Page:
WEDNESDAY, Aug. 18 (HealthDay News) -- Palliative care is often thought of as a medical measure of "last resort."
But a new study suggests that starting palliative care early in the treatment of patients with advanced lung cancer can boost their quality of life, lift their mood and lengthen their lives.
Researchers compared 74 patients who received standard medical care with 77 patients who had palliative care added to standard care right after diagnosis.
"The patients who received palliative care in addition to standard care had marked improvement in quality of life, a 50 percent lower rate of depression and they lived 2.5 months longer than patients not receiving palliative care early," said study author Dr. Jennifer S. Temel, an assistant professor of medicine at Harvard Medical School and a thoracic oncologist at Massachusetts General Hospital in Boston.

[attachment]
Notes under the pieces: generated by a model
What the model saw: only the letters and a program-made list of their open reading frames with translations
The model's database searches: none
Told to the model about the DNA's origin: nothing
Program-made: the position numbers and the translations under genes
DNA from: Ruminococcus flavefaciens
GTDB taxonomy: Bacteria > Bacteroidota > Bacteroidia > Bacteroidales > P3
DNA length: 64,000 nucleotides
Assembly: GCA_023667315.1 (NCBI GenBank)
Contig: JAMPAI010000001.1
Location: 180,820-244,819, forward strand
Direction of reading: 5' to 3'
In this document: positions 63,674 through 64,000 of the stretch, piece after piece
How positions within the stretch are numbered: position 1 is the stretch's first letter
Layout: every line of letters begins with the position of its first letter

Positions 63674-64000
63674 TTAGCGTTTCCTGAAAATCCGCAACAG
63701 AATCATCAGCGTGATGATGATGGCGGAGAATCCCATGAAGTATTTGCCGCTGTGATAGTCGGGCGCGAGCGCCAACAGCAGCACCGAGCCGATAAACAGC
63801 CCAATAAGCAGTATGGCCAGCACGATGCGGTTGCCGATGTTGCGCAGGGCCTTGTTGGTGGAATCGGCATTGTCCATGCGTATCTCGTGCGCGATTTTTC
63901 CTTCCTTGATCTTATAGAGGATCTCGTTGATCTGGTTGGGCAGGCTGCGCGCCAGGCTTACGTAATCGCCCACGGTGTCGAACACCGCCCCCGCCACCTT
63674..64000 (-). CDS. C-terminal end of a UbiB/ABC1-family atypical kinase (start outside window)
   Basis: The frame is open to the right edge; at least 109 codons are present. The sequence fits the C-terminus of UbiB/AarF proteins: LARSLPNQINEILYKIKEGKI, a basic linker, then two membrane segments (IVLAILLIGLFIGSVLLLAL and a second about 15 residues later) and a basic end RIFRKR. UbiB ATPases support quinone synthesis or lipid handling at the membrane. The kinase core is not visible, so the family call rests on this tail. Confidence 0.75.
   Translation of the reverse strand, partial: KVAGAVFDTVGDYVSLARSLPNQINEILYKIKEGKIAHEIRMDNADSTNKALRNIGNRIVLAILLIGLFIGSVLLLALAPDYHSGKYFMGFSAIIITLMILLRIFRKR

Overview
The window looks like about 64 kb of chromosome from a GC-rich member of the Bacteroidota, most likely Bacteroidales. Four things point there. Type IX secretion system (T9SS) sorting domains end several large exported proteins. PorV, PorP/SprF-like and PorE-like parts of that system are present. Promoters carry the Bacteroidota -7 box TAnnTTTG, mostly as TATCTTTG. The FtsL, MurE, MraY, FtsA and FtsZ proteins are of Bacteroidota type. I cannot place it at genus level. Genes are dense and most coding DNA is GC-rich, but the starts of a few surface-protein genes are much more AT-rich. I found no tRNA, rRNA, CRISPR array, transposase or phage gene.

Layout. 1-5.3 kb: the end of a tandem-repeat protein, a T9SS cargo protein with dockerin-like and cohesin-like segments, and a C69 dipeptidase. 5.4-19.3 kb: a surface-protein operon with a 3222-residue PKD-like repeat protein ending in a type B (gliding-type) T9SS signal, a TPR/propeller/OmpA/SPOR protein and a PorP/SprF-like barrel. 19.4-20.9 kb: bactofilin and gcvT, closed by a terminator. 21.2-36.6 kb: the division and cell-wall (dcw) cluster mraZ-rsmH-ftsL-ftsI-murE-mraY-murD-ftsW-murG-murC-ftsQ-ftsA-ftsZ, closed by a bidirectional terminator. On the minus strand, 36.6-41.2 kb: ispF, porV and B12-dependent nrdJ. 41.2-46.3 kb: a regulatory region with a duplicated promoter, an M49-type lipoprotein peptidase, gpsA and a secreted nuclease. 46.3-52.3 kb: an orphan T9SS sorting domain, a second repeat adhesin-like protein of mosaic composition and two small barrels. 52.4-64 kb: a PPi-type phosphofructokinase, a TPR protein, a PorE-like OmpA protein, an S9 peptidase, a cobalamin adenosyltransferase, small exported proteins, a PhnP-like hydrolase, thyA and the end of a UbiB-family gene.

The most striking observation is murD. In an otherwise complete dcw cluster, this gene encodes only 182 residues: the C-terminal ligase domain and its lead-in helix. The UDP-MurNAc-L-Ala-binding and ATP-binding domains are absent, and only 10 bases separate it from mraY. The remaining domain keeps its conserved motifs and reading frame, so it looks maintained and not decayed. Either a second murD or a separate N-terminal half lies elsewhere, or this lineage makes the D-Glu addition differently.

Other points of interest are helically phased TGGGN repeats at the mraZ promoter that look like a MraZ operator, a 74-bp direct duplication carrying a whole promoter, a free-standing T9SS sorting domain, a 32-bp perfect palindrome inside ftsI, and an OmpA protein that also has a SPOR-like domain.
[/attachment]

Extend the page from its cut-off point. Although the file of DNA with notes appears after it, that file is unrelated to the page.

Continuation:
"In this disease, two months is a significant amount of time," she said. "We were all surprised with the magnitude of the impact."
The study is published in the Aug. 19 issue of the New England Journal of Medicine.
Patients and their families have misconceptions about palliative care, said study co-author Dr. Vicki Jackson, acting chief of the palliative care service at Mass General. "I think one common misconception is that palliative care is a treatment only for patients in the final days and weeks of their lives," she noted.
Not so, she said. "Palliative care is a service -- a group of clinicians who help patients with serious illness focus on quality of life and help them live as well as they can, as long as they can," she explained.
For instance, palliative care can help patients deal with pain, anxiety and loss of appetite.
A typical palliative care team, Jackson said, includes doctors, social workers, nurse-practitioners and chaplains.
"Palliative care is not hospic
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